Do you feel like you’re stuck in the weeds? It’s become a cultural badge to let people know how busy we are, because everyone else is, too. How might others react if, when asked how you are doing, you said, “I’m doing great! I am delegating, focusing strategically, leveraging my team, working as my best self – how about you?” They wouldn’t want to hang out with you!
When leaders are in the weeds, they report spending the majority of their time extinguishing fires, responding to others’ needs (which they do almost every time they or their assistant accept a meeting request without clear context or agenda), solving problems or reacting to crises. These are all tasks that are ‘Urgent and Important’, where most people prioritize their time. BOLD survey data from a group of women leaders and their managers recently reported they feel:
- 62% “not leading at my full potential”
- 60% “overbooked, with little space to think or catch up”
- 51% “overwhelmed at work and home/distracted and unfocused”
- Anecdotally, almost all leaders are reporting they are working at all hours, skipping lunch and not operating as their best selves.
It is a vicious cycle: leaders have high commitment to contribute, a compelling need to elevate their leadership and a strong desire to lead at their full potential and yet, they feel trapped in the weeds. Let’s look at some of these traps.
The most common themes (i.e., excuses) leaders mention for why they don’t delegate are below. Embedded in all of these are an action and a mindset or “story” leaders have that traps them into thinking they are right and can’t change.
Check off all that apply to you, and add any others that resonate for you:
❐ I don’t have the right / enough people to delegate to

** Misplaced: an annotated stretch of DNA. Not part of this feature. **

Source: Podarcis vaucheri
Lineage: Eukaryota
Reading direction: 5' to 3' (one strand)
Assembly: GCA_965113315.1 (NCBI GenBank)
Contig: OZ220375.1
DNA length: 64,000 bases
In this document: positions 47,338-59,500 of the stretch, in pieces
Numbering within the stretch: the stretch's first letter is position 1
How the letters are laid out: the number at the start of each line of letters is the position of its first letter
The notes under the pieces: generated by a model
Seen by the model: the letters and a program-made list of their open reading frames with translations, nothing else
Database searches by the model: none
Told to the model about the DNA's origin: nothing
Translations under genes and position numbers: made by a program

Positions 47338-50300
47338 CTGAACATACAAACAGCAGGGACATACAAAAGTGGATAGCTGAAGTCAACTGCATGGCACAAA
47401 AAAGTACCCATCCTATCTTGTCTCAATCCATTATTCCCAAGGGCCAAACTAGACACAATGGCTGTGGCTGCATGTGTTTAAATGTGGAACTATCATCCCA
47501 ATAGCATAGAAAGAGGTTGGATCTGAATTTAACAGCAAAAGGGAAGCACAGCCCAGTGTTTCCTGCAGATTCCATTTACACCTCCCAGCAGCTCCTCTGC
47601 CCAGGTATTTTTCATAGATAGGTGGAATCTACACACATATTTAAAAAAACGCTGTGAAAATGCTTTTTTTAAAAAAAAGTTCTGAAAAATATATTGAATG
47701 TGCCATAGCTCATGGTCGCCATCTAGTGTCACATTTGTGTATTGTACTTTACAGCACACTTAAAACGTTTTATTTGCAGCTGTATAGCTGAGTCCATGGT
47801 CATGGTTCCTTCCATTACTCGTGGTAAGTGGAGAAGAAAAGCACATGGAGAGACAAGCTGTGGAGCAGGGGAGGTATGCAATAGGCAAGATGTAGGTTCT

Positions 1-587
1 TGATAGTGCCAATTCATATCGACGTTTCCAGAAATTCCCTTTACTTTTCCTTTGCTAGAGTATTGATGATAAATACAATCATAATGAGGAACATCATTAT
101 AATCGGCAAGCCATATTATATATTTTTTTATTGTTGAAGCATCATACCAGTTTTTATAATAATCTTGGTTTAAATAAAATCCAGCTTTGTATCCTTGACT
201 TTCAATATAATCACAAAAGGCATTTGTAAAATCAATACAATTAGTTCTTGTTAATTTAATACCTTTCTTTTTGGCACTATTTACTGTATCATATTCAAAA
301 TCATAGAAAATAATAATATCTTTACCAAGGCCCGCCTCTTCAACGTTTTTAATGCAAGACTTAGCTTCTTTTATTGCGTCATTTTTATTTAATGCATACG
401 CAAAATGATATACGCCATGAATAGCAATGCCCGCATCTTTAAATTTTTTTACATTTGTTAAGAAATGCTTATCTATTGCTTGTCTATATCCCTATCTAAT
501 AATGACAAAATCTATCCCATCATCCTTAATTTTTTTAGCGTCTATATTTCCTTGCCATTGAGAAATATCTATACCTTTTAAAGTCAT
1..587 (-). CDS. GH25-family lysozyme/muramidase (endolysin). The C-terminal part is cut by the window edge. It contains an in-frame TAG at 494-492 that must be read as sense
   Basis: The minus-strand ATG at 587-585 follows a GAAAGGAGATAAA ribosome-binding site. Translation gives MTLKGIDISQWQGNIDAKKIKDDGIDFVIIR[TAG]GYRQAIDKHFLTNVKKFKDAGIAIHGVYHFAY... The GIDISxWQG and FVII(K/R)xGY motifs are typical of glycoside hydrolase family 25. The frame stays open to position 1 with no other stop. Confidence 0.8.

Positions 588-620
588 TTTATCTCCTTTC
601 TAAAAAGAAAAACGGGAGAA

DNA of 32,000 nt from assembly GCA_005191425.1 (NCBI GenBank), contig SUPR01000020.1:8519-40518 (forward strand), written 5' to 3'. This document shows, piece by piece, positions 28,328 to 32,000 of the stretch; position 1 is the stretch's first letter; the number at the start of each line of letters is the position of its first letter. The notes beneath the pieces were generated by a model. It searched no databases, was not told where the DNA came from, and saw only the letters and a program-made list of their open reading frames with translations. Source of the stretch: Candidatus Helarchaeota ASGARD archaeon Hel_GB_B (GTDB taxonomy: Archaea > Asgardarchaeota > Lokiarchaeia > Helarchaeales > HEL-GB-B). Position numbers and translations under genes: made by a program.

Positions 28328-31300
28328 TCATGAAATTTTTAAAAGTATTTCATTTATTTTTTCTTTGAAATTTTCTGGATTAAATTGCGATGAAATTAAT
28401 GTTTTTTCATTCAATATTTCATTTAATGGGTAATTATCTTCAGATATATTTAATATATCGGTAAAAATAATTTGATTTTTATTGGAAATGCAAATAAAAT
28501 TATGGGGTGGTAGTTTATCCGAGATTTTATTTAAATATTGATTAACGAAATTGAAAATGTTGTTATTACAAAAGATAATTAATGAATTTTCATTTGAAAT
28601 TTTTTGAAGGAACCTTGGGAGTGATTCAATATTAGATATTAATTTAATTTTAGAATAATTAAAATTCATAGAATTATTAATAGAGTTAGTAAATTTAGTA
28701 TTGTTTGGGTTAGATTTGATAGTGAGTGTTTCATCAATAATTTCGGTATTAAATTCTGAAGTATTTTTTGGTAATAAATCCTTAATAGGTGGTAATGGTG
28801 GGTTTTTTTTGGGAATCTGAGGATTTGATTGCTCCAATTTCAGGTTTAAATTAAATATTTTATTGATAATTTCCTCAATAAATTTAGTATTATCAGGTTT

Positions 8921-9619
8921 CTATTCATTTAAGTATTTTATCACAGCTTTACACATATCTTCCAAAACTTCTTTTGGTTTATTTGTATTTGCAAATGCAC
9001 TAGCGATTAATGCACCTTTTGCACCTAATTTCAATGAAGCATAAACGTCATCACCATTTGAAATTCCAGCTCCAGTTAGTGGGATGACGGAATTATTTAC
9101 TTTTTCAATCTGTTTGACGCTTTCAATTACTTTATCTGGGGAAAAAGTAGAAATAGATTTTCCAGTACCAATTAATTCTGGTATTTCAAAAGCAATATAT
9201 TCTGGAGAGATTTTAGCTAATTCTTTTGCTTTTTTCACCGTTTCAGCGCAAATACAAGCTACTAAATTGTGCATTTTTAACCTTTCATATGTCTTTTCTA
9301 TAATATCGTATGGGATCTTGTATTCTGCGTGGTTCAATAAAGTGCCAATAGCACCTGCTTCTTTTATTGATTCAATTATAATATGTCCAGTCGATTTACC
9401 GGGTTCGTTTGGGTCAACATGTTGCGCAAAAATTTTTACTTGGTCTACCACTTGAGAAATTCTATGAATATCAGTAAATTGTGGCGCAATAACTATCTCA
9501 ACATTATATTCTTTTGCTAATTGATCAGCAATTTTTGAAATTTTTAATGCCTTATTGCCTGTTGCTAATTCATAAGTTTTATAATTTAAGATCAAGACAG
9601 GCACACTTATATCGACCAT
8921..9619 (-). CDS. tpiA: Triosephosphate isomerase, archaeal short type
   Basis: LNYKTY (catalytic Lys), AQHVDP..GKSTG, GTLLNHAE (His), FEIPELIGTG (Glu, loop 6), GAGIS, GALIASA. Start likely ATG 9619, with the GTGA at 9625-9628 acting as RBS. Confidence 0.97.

❐ I don’t have the time to ramp people up
❐ It’s easier / quicker to do myself
❐ It has to be done right (so therefore, I need to do this myself)
❐ It’s small, only takes me 5 minutes
❐ I don’t want to overload my team, they’re already overloaded
❐ If I delegate, what does that mean I’ll be doing?
❐ I won’t be a team player if I hand things over to others
❐ I’ve always worked this way
❐ I love my team and want to protect/help/support them
There are three main traps that ensnare leaders into the vicious cycle. Again, check off the ones that ring true with you:
1. LOW TRUST in TEAM PLAYERS: When you’re in the details, it is often because of a lack of trust in team members. The lack of trust is either deserved, and you don’t have people who can ‘catch the ball’, so you don’t toss it. You know this is happening if you question their competence or reliability, or if their passion / confidence is higher in themselves than your trust is in them. Here is a simple tool to diagnose trust in your team members.
Or, your lack of trust is unfounded, and you have competent people on the brink of (or in the depths of) low engagement because they are capable and not being optimally or strategically utilized. In large sessions between senior teams and their leaders below them, a common theme that surfaces is leaders wanting “empowerment.” This is an indicator that senior leaders are spending too much time in the weeds and not leveraging their talent.
2. STAYING in the COMFORT ZONE: Leaders are most comfortable doing things they have always done. It feels good to solve problems and be the one everyone comes to for help. Be honest with yourself: what benefit(s) do you get by staying in the details? There are many: you know what you are doing, you are in the know, you feel like you are doing something valuable, the work is often tangible versus the amorphous relationship and influence-based, strategic leadership work (so you get the ‘dopamine drip’ of accomplishment), your skills stay relevant (especially applicable in science or technical functions) and heck, it’s job security (if you’re not using high performance leadership as the measure). The problem is, this is doing, not leading, and it is ultimately unsustainable for the business, and for you, personally.